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Ted Review Critics


Dave White Profile

Straight outta the Build-A-Swear Workshop. Read full review


Grae Drake Profile

An inappropriately wonderful bear hug. Read full review

Other Critics provided by

Critics scores range from 0 to 100, with higher scores indicating more favorable reviews.

  • 4.0

    out of 100

    Generally favorable reviews
    based on a weighted average of all
    critic review scores.

  • 40

    out of 100

    Wall Street Journal Joe Morgenstern

    Ted is often hilarious, sometimes sweet and, in the spirit of "Family Guy," consistently raunchy. Yet it's seriously overextended and, as the premise wears ever thinner, frantically overproduced.

    Read Full Review

  • 58

    out of 100

    Entertainment Weekly Lisa Schwarzbaum

    And yet. And yet, Gawd help me, the always surprising Mark Wahlberg throws himself into his thespian adventure with such radiant wacko energy, so full of Boston beans, that Ted is also kind of, well, impressively nuts.

    Read Full Review

  • 63

    out of 100

    USA Today Claudia Puig

    This bromance with rapid-fire quips, however, is undermined by unoriginal scenarios and a long, drawn-out chase scene.

    Read Full Review

  • 80

    out of 100

    The Hollywood Reporter Todd McCarthy

    Not too many films serve up laughs that just keep on rolling with regularity from beginning to end, but Seth MacFarlane's directorial debut does so and without any feeling of strain.

    Read Full Review

  • See all Ted reviews at

For Families provided by Common Sense Media

Pause for kids 17 & under

Extremely vulgar comedy also has some genuine sweetness.

What Parents Need to Know

Parents need to know that Ted was co-written and directed by Seth MacFarlane, creator of edgy cartoon TV series Family Guy. Without the constraints of network TV, MacFarlane has taken off the gloves and created an extremely vulgar movie, filled with wall-to-wall foul language, racial and ethnic jokes, sexual innuendo and references, some nudity and partly shown sex, and a violent fight scene. Characters drink beer and smoke pot regularly, drink harder alcohol occasionally, and even try cocaine (the negative effects are shown). There are also tons of pop culture references, as well as a few product references, including beer, junk food, and video games. But on the upside, the characters have genuine heart and work hard to become better people.

  • Families can talk about how Ted depicts drug and alcohol use. Why do John and Ted smoke and drink so much? What are the real-life consequences of substance use/abuse? Are those consequences clear in the movie?
  • What does it mean to be a grown up? How do the characters show that they're moving from being children to becoming responsible adults? Is it hard to take that step -- to "throw away childish things" and become adults?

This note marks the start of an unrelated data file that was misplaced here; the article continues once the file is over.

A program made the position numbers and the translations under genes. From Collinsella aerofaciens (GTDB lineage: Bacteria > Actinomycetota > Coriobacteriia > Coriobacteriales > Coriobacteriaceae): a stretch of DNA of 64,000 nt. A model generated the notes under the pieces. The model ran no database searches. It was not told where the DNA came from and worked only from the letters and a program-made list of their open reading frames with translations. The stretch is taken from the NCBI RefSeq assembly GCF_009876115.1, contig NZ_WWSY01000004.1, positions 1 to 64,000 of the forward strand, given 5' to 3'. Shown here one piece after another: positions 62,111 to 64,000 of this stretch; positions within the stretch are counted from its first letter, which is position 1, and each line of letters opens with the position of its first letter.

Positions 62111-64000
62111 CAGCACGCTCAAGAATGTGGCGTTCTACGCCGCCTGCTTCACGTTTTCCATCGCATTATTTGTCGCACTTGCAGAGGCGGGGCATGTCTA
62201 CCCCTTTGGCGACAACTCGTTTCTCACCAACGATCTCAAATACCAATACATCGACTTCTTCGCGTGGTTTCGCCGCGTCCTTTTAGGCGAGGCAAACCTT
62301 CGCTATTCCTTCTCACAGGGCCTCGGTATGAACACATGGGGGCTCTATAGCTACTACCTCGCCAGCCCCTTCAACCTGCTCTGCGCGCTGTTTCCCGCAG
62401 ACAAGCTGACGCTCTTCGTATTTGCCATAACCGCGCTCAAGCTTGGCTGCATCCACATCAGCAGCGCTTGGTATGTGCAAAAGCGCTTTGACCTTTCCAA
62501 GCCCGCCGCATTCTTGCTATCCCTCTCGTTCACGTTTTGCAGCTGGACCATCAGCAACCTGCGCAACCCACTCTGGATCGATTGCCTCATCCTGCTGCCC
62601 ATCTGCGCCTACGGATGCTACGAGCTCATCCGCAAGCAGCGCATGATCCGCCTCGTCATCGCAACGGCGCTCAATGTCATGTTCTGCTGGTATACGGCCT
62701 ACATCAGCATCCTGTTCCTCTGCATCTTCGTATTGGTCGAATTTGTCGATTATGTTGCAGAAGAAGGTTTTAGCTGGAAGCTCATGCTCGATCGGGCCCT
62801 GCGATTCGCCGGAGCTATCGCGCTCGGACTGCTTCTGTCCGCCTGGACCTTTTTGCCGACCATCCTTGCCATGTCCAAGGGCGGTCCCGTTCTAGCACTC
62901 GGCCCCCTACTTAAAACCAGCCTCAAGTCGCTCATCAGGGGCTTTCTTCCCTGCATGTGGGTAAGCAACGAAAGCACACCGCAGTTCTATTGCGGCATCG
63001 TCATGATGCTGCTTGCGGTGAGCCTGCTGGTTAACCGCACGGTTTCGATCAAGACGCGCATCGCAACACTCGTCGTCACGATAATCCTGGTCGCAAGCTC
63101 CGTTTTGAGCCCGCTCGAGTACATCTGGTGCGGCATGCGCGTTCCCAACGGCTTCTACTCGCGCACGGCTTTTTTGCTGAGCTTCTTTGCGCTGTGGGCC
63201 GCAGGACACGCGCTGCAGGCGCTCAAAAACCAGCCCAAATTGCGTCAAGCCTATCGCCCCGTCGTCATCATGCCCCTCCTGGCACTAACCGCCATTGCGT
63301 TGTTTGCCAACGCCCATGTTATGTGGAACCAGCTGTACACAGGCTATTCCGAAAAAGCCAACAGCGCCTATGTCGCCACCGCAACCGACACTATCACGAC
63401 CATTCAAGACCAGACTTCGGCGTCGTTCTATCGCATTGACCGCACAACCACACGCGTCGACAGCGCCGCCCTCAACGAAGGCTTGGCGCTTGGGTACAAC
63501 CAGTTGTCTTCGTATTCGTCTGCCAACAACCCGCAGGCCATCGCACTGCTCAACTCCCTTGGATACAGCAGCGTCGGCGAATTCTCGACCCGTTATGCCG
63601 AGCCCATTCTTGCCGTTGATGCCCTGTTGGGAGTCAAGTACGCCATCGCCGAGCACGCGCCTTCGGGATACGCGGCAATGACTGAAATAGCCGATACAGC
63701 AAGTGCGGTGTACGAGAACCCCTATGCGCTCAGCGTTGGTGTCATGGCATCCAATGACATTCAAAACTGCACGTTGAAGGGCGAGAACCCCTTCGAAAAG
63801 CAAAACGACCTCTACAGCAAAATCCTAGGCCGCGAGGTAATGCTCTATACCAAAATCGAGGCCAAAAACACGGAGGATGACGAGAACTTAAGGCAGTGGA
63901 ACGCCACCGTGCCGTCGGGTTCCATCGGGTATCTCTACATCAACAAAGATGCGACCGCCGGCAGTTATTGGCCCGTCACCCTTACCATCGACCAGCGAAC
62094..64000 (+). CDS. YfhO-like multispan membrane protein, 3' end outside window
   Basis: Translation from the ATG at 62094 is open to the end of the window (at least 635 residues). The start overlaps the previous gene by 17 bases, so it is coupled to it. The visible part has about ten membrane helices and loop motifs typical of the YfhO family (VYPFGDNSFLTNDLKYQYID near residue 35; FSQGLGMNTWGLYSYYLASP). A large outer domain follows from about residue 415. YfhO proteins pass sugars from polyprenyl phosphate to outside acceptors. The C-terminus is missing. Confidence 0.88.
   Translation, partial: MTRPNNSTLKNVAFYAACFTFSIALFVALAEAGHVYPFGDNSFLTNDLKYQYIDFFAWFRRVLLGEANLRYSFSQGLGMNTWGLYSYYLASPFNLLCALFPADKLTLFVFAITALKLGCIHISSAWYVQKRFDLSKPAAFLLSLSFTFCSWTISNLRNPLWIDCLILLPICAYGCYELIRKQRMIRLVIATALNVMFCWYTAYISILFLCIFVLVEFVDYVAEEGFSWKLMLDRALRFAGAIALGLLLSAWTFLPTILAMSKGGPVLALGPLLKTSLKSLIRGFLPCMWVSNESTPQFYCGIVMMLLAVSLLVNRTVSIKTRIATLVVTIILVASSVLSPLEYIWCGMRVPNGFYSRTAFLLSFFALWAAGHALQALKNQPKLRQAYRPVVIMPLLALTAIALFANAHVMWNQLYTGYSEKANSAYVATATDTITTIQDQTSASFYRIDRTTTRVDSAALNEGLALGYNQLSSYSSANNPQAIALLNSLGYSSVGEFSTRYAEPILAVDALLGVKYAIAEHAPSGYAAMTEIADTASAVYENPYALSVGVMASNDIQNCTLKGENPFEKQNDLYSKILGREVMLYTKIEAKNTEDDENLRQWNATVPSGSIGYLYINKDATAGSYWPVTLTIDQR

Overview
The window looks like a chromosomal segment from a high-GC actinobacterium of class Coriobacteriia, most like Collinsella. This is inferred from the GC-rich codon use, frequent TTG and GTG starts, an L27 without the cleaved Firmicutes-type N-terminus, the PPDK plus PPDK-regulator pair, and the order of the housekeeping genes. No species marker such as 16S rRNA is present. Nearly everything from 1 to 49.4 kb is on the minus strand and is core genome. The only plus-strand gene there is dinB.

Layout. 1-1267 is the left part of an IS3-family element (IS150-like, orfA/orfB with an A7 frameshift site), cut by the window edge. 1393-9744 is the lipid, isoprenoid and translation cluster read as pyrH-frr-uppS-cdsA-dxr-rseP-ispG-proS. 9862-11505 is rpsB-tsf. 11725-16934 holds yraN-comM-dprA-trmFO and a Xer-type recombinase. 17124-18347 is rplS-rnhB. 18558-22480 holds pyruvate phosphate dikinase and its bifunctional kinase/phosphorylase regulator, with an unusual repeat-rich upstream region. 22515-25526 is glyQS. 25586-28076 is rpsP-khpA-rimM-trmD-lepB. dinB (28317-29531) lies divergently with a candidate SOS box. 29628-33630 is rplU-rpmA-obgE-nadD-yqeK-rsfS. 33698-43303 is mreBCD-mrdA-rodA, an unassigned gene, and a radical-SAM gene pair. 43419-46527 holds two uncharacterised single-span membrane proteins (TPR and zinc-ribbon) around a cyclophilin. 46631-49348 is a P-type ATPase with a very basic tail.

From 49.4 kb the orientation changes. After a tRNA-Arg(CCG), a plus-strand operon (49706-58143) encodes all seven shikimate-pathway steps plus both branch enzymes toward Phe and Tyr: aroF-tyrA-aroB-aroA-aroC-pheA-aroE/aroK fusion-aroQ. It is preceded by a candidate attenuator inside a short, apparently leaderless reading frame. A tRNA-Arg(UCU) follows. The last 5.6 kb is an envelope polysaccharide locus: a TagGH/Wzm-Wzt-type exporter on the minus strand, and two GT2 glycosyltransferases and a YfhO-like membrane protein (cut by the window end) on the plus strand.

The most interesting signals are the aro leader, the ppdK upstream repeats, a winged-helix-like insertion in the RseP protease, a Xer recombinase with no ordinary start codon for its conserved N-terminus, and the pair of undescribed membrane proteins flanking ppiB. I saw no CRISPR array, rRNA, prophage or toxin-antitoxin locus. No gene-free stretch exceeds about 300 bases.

• Does this movie reinforce stereotypes, or does it make fun of them?

The good stuff
  • message true1

    Messages: Buried beneath all the vulgar humor is a message about the benefits of growing up and becoming responsible -- though not necessarily wildly successful. Ted doesn't necessarily celebrate being rich as it does simply being happy and being with the ones you love.

  • rolemodels true1

    Role models: He swears, drinks, and does drugs, but John also learns to be responsible and to "become a man" (i.e. a grown up) in order to deserve the woman he loves.

What to watch for
  • violence false2

    Violence: Ted and John have a knock-down, drag-out fist fight, destroying many of the objects in a hotel room. Ted whips John's bare bottom with a radio antenna. In one quick scene, Ted plays the "knife game" with a person's fingers, accidentally stabbing him on the hand. A little blood is shown. Other scenes of fighting, slight wounds, and arguing. Jokes about rape.

  • sex false4

    Sex: Heavy, heavy sexual content and innuendo, including a partly-obscured shot of Ted (the teddy bear) having sex with a human woman. The bear flirts with a girl by thrusting up against a cash register and then squirts hand cream on his face. One woman's naked breasts are shown. Part of Mark Wahlberg's naked bottom is shown. The main couple, who have been in a relationship for four years, are seen kissing and caressing each other. A close up of "Lance Armstrong's bronzed nut."

  • language false5

    Language: Language is constant, strong, and extremely vulgar. This includes many uses of "f--k" and "s--t," as well as "Jesus" (as an exclamation), "oh my God," "douchebag," "douche," "ass," "a--hole," "motherf---er," "p---y," "t-ts," "c--k," "son of a bitch," "bastard," "d--k," "hell," "crap," "goddamn," and "whore." There are also many racial and ethnic slurs, as well as extremely crude and off-color jokes about topics like rape.

  • consumerism false3

    Consumerism: Several products are shown and/or referenced, including Budweiser beer, Michelob beer, Nintendo, PlayStation, Pop 'Ems, Sugar Corn Pops, Pepperidge Farm, Teddy Ruxpin, and more. Many, many movies and TV shows are also mentioned and/or shown, including Flash Gordon (1980), Bridget Jones's Diary, and Cheers.

  • drugsalcoholtobacco false4

    Drinking, drugs and smoking: The two main characters regularly smoke pot and drink beer recreationally. The main characters try cocaine for the first time at a party; the negative effects of this are shown. Characters also drink shots of hard liquor and champagne at a restaurant. No one is shown to have a problem or an addiction, and no drug dealers are shown.